About Alzheimer’s Disease

Just like the rest of our bodies, our brains age as we grow older. However, Alzheimer’s disease (AD) is not a normal part of aging. Changes to the brain associated with AD that set it apart from healthy aging include the toxic accumulation of proteins called beta-amyloid and tau, inflammation, damage to the blood vessels in the brain, and widespread death of brain cells (neurons). AD is a neurodegenerative disease, meaning that damage to and death of neurons progresses over time. The exact cause of AD is the subject of intense scientific interest and debate, but current evidence suggests that genetic, environmental, and lifestyle factors may all play a role in condition onset.

AD accounts for 60-80% of dementia diagnoses and is currently the sixth-leading cause of death in the United States. As the population ages, and more people live longer, an increasing number of people are affected by AD.

Types of Alzheimer’s Disease:

Alzheimer’s disease is classified by age and cause of symptom onset.

Types of Alzheimer’s disease include:

  • Late-onset Alzheimer’s disease: Most common form of AD in which patients typically first notice symptoms in their mid-60s. Genetics may or may not play a role in late-onset AD
  • Early-onset Alzheimer’s disease: Rare hereditary form of AD that can develop as soon as one’s mid-30s

Symptoms of Alzheimer’s Disease

Alzheimer’s disease symptoms tend to worsen as neurodegeneration progresses.

Early symptoms of Alzheimer’s disease may include:

  • Difficulty learning new information
  • Difficulty remembering recent events

Symptoms of more advanced Alzheimer’s disease may include:

  • Confusion or disorientation
  • Difficulty recalling words or their meanings
  • Mood or behavioral changes
  • Poor judgment

Risk Factors for Alzheimer’s Disease

While scientists are still working to determine the exact causes of Alzheimer’s disease, certain people are known to be at higher risk for the condition.

Risk factors for Alzheimer’s disease may include:

  • Age: While late-onset AD symptoms typically emerge in one’s mid-60s, early-onset AD can develop as early as one’s 30s
  • Family history: Early-onset AD is known to be hereditary and late-onset AD may also have a genetic component
  • Health history: A history of cardiovascular diseases, including stroke, heart disease, and high blood pressure, as well as metabolic diseases like diabetes and obesity, may increase your risk of AD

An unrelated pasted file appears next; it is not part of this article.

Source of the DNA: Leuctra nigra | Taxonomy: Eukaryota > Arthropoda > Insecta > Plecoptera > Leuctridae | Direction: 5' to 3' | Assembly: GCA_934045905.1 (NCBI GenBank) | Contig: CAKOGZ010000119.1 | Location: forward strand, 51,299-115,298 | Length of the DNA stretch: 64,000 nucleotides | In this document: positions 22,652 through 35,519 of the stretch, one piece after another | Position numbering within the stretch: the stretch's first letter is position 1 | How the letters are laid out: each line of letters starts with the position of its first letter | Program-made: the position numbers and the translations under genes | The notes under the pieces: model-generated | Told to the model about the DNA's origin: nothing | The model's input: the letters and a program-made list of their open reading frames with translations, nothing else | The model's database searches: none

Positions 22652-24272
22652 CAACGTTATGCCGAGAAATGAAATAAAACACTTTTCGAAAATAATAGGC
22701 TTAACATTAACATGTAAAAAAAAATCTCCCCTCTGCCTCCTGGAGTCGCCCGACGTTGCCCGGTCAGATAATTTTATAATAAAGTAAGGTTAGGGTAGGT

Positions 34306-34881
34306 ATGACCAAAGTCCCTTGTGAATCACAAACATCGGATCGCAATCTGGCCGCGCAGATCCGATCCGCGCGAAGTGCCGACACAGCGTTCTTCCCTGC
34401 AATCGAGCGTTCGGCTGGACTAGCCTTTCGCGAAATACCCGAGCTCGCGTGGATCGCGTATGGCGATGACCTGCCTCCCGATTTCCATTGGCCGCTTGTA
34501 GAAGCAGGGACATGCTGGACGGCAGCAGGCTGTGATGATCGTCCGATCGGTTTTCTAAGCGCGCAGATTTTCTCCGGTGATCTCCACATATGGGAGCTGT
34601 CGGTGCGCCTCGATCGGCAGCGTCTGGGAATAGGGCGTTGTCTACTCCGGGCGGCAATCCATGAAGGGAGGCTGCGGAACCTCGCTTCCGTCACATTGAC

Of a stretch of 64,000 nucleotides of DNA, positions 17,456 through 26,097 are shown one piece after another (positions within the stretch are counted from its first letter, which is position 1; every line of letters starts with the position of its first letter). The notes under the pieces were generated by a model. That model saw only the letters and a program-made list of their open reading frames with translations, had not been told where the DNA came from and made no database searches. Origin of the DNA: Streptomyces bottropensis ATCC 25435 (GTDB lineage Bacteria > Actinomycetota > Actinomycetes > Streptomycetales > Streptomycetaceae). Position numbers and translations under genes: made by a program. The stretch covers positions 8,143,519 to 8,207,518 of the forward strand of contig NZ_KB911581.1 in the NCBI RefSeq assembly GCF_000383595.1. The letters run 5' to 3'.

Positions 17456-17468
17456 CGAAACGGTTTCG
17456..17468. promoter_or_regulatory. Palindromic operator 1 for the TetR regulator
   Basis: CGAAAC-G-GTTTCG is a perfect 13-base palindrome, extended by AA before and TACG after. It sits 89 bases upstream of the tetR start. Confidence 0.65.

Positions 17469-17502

• Personal history: A sedentary lifestyle, poor diet, lack of sleep, and lack of social activity have all been linked to AD onset

Treating Alzheimer’s Disease at UT Health Austin

Current treatments focus on supporting individuals and families with education and counseling, managing symptoms with medications, and treating behavioral symptoms. There are medications approved by the FDA to treat symptoms of Alzheimer’s disease. Donepezil (Aricept®), rivastigmine (Exelon®), and galantamine (Razadyne®) are typically used to treat mild to moderate symptoms. Memantine (Namenda®) is a medication approved to treat moderate to severe Alzheimer’s. These medications affect chemicals in the brain that help with sending messages between neurons. These treatments may help manage symptoms but unfortunately, they are not a cure. They have proven effective for some but not all people and are most effective in the earliest stages. The FDA has also approved Aricept® and Namzaric®, a combination of Namenda® and Aricept®.

We are excited about the accelerated FDA approval of lecanemab, which is a new medication indicated for people in the very early stages of Alzheimer disease. It is not yet available to prescribe to patients because it needs to be reviewed by the various insurance companies to determine if they will cover it and under what conditions. Once a decision is made about insurance coverage and the drug becomes available, we will be happy to discuss the possibility of treatment with established patients who may qualify.

Our clinic uses an interprofessional approach, which means our patients have contact with multiple team members coming from multiple specialties. We discuss each patient as a team to identify the diagnosis and to develop a tailored treatment plan specific to your needs. Whatever your needs are, our team is here to listen and work with you to develop a treatment plan that is right for you.

Care Team Approach

At UT Health Austin, we take a multidisciplinary approach to your care. This means you will benefit from the expertise of multiple specialists across a variety of disciplines caring for you in one place to avoid having to schedule multiple appointments with providers at locations all over the city. The Comprehensive Memory Center care team includes neurologists, a geriatric psychiatrist, neuropsychologists, nurses, a speech-language pathologist, social workers, and more who work together to help you get back to the things in your life that matter most to you.

We collaborate with our colleagues at the Dell Medical School and The University of Texas at Austin to utilize the latest research, diagnostic, and treatment techniques, allowing us to identify new therapies to improve treatment outcomes. We are committed to communicating and coordinating your care with referring physicians and other partners in the community to ensure that we are providing you with comprehensive, whole-person care.

Learn More About Your Care Team

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Comprehensive Memory Center

Health Transformation Building, 8th Floor
1601 Trinity Street, Bldg. A, Austin, Texas 78712
1-833-UT-CARES (1-833-882-2737)
Get Directions

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Mulva Clinic for the Neurosciences

Health Transformation Building, 7th Floor
1601 Trinity Street, Bldg. A, Austin, Texas 78712
1-833-UT-CARES (1-833-882-2737)
Get Directions